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On February 23rd, 1945, during World War Two, US
Marines on Iwo Jima captured Mount
Suribachi, where they raised the American flag.
On this date:
In 1822, Boston was granted a charter to
incorporate as a city.
In 1836, the siege
of the Alamo began in San Antonio, Texas.
In 1847, US troops
under General Zachary Taylor defeated Mexican
General Santa Anna at the Battle of Buena Vista
In 1848, the sixth
president of the United States, John Quincy
Adams, died of a stroke at age 80.
President-elect Lincoln arrived secretly in
Washington to take office, an assassination plot
having been foiled in Baltimore.
Mississippi was readmitted to the Union.
In 1927, President
Coolidge signed a bill creating the Federal Radio
Commission, forerunner of the Federal
In 1954, the first
mass inoculation of children against polio with
the Salk vaccine began in Pittsburgh.
In 1965, Stan
Laurel -- the "skinny" half of the
Laurel and Hardy comedy team -- died in Santa
scientists in Scotland announced they had
succeeded in cloning an adult mammal, producing a
lamb named "Dolly."
Ten years ago:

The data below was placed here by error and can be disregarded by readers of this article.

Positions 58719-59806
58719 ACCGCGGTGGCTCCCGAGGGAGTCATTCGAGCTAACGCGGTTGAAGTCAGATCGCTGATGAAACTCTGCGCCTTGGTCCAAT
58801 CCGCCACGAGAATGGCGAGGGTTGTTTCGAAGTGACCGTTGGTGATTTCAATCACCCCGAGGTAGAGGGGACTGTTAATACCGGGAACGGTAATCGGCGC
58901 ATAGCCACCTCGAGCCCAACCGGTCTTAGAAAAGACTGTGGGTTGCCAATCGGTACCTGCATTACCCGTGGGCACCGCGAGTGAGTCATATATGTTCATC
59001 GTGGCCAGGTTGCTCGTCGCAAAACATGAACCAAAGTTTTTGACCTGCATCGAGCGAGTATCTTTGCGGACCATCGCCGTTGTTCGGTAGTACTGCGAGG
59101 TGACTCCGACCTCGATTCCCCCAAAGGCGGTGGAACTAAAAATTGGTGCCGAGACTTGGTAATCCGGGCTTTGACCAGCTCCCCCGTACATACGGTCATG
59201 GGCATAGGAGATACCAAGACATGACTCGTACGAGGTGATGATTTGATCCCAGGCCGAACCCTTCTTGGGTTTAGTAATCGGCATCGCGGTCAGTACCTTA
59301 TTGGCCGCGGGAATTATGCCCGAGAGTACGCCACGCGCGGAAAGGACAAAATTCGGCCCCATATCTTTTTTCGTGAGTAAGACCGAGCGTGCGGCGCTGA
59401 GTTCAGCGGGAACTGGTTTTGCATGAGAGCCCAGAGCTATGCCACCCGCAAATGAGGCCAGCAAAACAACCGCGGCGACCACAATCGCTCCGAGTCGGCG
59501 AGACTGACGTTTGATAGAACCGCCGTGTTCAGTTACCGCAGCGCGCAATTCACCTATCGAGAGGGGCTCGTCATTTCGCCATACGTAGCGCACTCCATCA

Former Salvadoran President Jose Napoleon Duarte
died at age 64.
Five years ago:
The Dow Jones industrial average closed above the
four-thousand mark for the first time, ending the
day at four-thousand-three-point-33.
Administration officials said President Clinton
would review dozens of affirmative action
programs. Former US President Jimmy Carter
arrived in Haiti to help prepare for peaceful
One year ago: A
jury in Jasper, Texas, convicted white
supremacist John William King of murder in the
gruesome dragging death of a black man, James
Byrd Junior; King was sentenced to death two days
later. Serbs agreed in principle to give limited
self-rule to majority ethnic Albanians in Kosovo,
thereby avoiding for the time being threatened
NATO air strikes, but the two sides failed to
conclude a deal for ending their yearlong
conflict during talks in Rambouillet, France. The
first of two avalanches that claimed 38 lives
over two days struck in Austria.
"Men are more often
bribed by their loyalties and ambitions than by
Robert H. Jackson, U-S Supreme Court Justice